A day after India welcomed a New Year, it also erupted into a furore as two women, both under 50 years of age, entered the sacred temple Sabarimala. Though still hungover from an imported booze bender tradition introduced by Westerners men’s cries damning the women for breaking tradition could be heard from every corner of the country.
On the same day, Indians also saw another woman, Malayali journalist and videographer Shajila Ali Fathima, determined to film the riots that spilled on the streets on January 2. Her photo has since gone viral. It’s a moving image of a person, committed to their job, filming the street rioting even as the mobs hit out at her with heckles and insults so hurtful that tears streamed down her face.
Where was her protection? What did she do wrong even? Are we becoming a country that celebrates the new on one day and then turns into a stung beast over an old tradition the next?
Fathima’s bravery as much as her apparent vulnerability galvanised a nation of women. All of the Prime Minister’s insistence that Sabarimala is an issue of tradition fell flat when juxtaposed with rioting men, threatening and abusing women who want to quietly pray.
Is Faith the Exclusive Domain of Men?
From the get-go, Sabarimala has been a gendered issue, the kind that often hides behind the veil of oppressive traditions. The two women, Fathima’s image, the seething anger of the mostly male protestors: this fight to pray is a fight for equal rights, a concept that’s become all but depressed in an increasingly toxic air of mardaniya that women are forced to breathe.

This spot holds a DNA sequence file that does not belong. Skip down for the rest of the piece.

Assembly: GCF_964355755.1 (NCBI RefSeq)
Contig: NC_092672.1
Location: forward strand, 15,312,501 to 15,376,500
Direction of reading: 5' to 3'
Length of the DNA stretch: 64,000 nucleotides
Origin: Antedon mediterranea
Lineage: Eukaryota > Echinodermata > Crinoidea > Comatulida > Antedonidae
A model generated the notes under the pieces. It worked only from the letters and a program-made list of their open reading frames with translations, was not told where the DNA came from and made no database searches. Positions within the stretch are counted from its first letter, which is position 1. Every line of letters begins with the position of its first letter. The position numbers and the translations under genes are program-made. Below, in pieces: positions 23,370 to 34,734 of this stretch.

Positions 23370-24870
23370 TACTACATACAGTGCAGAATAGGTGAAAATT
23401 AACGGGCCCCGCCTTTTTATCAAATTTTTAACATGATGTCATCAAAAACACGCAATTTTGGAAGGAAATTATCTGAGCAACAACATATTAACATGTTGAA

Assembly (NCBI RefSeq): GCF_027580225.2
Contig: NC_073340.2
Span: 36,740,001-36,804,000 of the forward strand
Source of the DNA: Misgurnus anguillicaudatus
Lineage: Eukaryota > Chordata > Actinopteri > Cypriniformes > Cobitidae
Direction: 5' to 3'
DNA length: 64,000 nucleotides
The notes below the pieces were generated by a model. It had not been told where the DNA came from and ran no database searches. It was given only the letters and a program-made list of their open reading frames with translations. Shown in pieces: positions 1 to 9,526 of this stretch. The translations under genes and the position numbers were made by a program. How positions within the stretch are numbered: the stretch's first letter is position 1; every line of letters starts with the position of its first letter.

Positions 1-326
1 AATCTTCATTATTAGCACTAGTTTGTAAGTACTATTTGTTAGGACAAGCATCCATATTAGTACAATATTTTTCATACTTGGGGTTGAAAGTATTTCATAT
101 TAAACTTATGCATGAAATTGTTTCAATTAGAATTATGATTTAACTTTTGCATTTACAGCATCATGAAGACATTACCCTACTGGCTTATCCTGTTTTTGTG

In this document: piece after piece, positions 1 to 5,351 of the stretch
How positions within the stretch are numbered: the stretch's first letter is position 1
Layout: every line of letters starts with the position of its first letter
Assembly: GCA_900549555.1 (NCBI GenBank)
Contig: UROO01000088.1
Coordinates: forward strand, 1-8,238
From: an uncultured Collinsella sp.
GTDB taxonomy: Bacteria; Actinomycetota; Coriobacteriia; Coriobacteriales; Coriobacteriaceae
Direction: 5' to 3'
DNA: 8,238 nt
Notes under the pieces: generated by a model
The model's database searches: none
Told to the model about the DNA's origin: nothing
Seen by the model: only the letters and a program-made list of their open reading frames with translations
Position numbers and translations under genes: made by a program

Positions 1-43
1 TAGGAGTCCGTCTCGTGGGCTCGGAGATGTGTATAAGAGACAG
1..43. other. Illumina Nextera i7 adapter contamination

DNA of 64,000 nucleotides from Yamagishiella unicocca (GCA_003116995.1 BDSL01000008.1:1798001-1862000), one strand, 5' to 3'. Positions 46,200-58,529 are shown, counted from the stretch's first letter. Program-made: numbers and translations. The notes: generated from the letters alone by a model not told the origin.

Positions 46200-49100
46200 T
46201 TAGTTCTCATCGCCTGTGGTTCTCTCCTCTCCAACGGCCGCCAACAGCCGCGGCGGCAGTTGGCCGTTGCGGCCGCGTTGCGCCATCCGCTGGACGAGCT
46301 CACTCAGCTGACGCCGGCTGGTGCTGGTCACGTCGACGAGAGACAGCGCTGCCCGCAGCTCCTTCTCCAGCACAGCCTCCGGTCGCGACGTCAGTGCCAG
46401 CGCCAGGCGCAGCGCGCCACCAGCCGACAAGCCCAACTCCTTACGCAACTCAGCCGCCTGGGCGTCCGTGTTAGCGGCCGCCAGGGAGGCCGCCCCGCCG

Rule of Law overruled by Vote Bank Politics?
It began with The Supreme Court order that allowed women between the ages of 13 to 50 to enter the Sabarimala Temple. A decision met with protests and even assaults on women who tried to implement the letter of the law. But as the Sabarimala issue played out, the violent turn it took; there can be little doubt left in anyone’s mind that when it comes to curbing freedom of women and equal rights, even top courts do not matter.
The BJP’s and PM Modi’s stand on Sabarimala didn’t come as a surprise to anyone. It is of course hypocritical of a party that self-righteously stands up for the rights of Muslim women, to let the skeletons in Hinduism pass off as tradition. But then again, when have politicians stood up for women unless the stance would bring in votes like K’Ching-K’Ching. The ruling party’s stand is a slap in the face of inclusive feminism. It is one sentence shy of divide and conquer, only this time Hindu women and Muslim women.
In a particularly heated election season, it is convenient for the BJP to ignore that nearly 5 million women formed a human wall in Kerala, demanding that they are allowed to enter the Sabarimala shrine.
These thick globules of blindness that they are hiding behind would be amusing if they were not so noxious. Feminism for them is not a cause, but a convenient card played when it accommodates their agenda to empower their political party.
Opposition or Popularism?
The BJP isn’t the inventors of this nauseating form of politics. The Indian National Congress, our fake-woke Opposition party leaders, dissolved in fear when confronted with the issue. Rahul Gandhi’s newfound spine and vocal cords died out when asked how Congress would handle Sabarimala. Instead of taking a stance, he side-stepped not just the issue but also his party. “In my personal opinion, both men and women are equal and have right to go wherever they want, said Rahul in an interview to a national media. Women in Kerala are supporting the stand of Congress party. There is difference of opinion between me and the party in this subject. But the Congress party accepts and understands the feelings of Keralites. So I’m accepting the views of the party,” was his neither-here-nor-there answer.